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1) It is a bit difficult to say without actually being able to see your MRI images, but if it is minor changes at C5-6, then yes, I would expect the pain to get much better.
2) It is impossible to know when in the past you may have developed that disc bulge, since many people have them without any symptoms. So it is possible that this occurred 6 years ago, but there is no way to prove this. It is similarly impossible to put the blame on lifestyle issues.
3) No, this does not sound like bad management, and no, that would not make a condition chronic.
4) I would have a neurosurgeon review the actual images of the cervical spine MRI, to ensure that there is no significant "foraminal stenosis", which could be pinching a nerve to the side. In addition, a test called a EMG, performed by a neurologist or physiatrist, can help to determine if there is nerve root irritation as the cause for your pains in the neck and down the arms.
Thanks for the answer. Number (4) sounds useful advice; do you have any suggestions on how to choose the right neurosurgeon/neurologist? I live in London, so there are many to choose from.
With regard to (3), in that case, why would my condition have worsened after starting the programme of physio exercises? I went to the physio complaining of tightness of the neck causing difficulty swallowing, the physio worked on it for half an hour and it seemed much better, but at the end of the session she told me to pull my shoulder blades together so that she could tape them up to improve my posture, and immediately the neck tightness came back worse. A lot of their exercises involved pulling my shoulder blades together. On the other hand, my condition started improving as soon as I stopped the exercises, as well as swimming and running. It is really important to me that I understand what has been making my condition worse, as I don't want to keep suffering relapses.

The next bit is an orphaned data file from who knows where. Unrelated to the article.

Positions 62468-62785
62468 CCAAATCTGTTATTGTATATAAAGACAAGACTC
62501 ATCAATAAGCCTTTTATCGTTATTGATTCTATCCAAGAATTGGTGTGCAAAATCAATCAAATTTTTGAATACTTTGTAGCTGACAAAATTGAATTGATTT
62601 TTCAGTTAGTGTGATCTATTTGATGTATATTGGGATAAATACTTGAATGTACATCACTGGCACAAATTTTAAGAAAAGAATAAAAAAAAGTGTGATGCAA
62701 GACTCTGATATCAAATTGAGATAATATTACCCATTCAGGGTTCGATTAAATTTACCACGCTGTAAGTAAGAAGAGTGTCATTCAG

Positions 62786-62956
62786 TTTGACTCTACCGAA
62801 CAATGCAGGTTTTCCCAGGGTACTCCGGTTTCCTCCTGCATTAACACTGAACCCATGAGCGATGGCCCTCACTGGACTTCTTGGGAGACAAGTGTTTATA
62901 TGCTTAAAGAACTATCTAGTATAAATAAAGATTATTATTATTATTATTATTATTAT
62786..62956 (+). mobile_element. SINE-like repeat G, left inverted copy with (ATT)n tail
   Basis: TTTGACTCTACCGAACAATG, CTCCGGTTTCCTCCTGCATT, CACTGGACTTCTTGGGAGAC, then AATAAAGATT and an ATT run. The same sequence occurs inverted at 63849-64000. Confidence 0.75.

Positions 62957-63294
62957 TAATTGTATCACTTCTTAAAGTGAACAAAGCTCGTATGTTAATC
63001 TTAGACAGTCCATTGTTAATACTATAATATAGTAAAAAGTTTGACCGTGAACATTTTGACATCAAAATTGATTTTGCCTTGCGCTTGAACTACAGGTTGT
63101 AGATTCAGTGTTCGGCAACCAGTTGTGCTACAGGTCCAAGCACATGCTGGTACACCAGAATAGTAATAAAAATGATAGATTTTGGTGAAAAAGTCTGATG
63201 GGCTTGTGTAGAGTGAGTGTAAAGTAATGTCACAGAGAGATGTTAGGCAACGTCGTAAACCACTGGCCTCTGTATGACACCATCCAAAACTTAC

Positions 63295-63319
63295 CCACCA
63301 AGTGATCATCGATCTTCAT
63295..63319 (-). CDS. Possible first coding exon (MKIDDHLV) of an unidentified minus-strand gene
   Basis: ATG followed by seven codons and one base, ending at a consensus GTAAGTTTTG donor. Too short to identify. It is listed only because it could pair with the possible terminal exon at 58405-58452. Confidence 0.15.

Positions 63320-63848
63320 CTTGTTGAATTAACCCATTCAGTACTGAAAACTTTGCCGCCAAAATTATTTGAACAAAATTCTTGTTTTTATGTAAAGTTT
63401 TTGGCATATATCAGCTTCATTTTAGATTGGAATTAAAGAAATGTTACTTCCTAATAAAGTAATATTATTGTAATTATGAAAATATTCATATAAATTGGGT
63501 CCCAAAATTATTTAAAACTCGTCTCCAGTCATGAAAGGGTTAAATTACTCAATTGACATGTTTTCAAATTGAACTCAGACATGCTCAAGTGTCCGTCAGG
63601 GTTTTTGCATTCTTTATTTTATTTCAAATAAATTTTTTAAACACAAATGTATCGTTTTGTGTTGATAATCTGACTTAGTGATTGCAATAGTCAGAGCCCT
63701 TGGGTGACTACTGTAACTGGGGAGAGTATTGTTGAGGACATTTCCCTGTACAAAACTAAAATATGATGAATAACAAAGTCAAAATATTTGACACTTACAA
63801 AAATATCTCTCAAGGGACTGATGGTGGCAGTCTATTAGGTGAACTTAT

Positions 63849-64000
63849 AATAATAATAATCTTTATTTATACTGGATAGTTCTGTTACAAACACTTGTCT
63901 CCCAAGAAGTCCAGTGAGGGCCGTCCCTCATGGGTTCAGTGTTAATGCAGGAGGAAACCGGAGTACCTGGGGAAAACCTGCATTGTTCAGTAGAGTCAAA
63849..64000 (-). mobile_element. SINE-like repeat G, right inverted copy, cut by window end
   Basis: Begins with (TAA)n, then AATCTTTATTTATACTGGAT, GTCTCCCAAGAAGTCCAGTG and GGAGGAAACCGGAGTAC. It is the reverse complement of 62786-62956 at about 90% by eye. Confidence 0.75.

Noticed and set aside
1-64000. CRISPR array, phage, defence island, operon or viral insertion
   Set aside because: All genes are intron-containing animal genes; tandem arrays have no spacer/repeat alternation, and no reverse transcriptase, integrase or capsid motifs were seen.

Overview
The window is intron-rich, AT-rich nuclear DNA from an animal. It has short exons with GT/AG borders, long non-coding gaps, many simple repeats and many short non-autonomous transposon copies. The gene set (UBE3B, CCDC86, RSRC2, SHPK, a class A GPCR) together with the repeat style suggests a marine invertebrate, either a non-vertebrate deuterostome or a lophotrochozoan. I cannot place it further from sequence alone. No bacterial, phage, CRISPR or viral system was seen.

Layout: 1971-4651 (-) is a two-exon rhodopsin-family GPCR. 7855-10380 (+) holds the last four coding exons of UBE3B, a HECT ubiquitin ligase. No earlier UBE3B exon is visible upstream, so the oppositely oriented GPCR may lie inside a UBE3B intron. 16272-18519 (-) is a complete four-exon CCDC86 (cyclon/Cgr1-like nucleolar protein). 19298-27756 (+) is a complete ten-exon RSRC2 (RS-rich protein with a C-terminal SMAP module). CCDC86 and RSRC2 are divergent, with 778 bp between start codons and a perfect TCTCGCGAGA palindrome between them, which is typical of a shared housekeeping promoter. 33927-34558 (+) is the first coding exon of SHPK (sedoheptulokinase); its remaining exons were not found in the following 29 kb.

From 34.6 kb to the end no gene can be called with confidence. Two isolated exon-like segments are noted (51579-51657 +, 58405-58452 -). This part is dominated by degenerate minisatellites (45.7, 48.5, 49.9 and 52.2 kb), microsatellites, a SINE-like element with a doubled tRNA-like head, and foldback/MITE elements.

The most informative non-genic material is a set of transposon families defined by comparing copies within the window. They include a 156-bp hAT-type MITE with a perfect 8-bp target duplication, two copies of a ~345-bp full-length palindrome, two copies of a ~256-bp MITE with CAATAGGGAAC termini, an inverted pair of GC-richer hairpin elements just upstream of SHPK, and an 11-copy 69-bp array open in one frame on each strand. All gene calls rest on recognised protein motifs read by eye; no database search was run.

Others have also told me they expect the pain to get much better, but I am not convinced that it is improving at the moment. Do you have any comments on how rapidly things might improve, and what I might expect along the way?
Relist: Incomplete answer. I am keen to get a more detailed answer to some parts of my question, which is why I asked the follow-up and opened it up to other experts. I was pleased to get the initial reply so quickly, and disappointed that no-one answered my follow-up.
Dear Dr Mark,
Thanks for getting back to me.
I've been advised to "listen to my body" before, and I've been trying to do this for two and a half months already. When I get stiffness in my back or neck, I usually first notice it when I wake up in the morning. When the "nerve" pain flares up, it is always just after some motion of my neck or shoulders, such as a turn of my neck, or lifting an arm, but this might happen while I'm lying in bed, or walking, or eating, and it's surely not these things that are the cause, so it must be something I've done earlier, but I often can't figure out what.
If I knew more about what causes the pain, in particular why it is that sometimes I feel one thing and sometimes another, then it would be easier to know what I should be changing. I don't think I'm getting better, and I don't know why doctors are so confident about my recovery when they can't explain my symptoms. I fear there may be something else wrong with me as well as the disc bulge (e.g., overtraining, chronic fatigue, or some more serious condition): do you think this is likely (I understand you can't possibly rule it out) or is my pattern of symptoms consistent with other patients you've seen?